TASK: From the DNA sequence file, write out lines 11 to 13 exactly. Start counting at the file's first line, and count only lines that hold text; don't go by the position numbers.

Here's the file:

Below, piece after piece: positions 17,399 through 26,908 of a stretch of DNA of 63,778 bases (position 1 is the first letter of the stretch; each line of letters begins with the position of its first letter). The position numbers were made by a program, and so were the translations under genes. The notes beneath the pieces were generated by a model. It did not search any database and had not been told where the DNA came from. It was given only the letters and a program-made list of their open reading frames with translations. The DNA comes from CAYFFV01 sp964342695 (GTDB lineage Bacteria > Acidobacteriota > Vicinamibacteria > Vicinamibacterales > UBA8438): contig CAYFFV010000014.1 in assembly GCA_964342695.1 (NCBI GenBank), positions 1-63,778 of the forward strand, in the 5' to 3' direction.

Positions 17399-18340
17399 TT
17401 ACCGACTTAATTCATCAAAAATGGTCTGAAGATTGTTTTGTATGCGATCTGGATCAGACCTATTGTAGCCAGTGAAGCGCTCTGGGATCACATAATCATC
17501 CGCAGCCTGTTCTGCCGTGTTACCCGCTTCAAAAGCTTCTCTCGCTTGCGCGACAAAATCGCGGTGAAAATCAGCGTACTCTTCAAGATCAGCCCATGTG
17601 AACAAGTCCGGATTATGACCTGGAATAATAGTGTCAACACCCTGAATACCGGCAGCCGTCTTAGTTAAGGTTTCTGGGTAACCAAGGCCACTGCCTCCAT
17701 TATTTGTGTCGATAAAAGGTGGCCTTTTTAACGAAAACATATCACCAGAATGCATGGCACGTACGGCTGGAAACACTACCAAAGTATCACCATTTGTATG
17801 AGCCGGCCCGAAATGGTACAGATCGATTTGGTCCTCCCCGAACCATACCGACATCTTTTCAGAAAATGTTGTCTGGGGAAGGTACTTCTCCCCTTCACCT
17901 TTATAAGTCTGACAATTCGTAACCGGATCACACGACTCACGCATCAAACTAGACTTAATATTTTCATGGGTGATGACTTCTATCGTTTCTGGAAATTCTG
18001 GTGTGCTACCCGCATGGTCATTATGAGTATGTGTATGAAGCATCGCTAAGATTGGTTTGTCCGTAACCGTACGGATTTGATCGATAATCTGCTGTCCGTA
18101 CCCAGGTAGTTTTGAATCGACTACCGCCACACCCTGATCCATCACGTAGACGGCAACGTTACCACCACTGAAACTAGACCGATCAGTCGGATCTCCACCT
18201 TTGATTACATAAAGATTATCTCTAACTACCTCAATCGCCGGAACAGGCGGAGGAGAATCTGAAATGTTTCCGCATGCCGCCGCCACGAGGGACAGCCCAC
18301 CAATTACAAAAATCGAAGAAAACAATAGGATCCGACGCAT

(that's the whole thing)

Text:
18101 CCCAGGTAGTTTTGAATCGACTACCGCCACACCCTGATCCATCACGTAGACGGCAACGTTACCACCACTGAAACTAGACCGATCAGTCGGATCTCCACCT
18201 TTGATTACATAAAGATTATCTCTAACTACCTCAATCGCCGGAACAGGCGGAGGAGAATCTGAAATGTTTCCGCATGCCGCCGCCACGAGGGACAGCCCAC
18301 CAATTACAAAAATCGAAGAAAACAATAGGATCCGACGCAT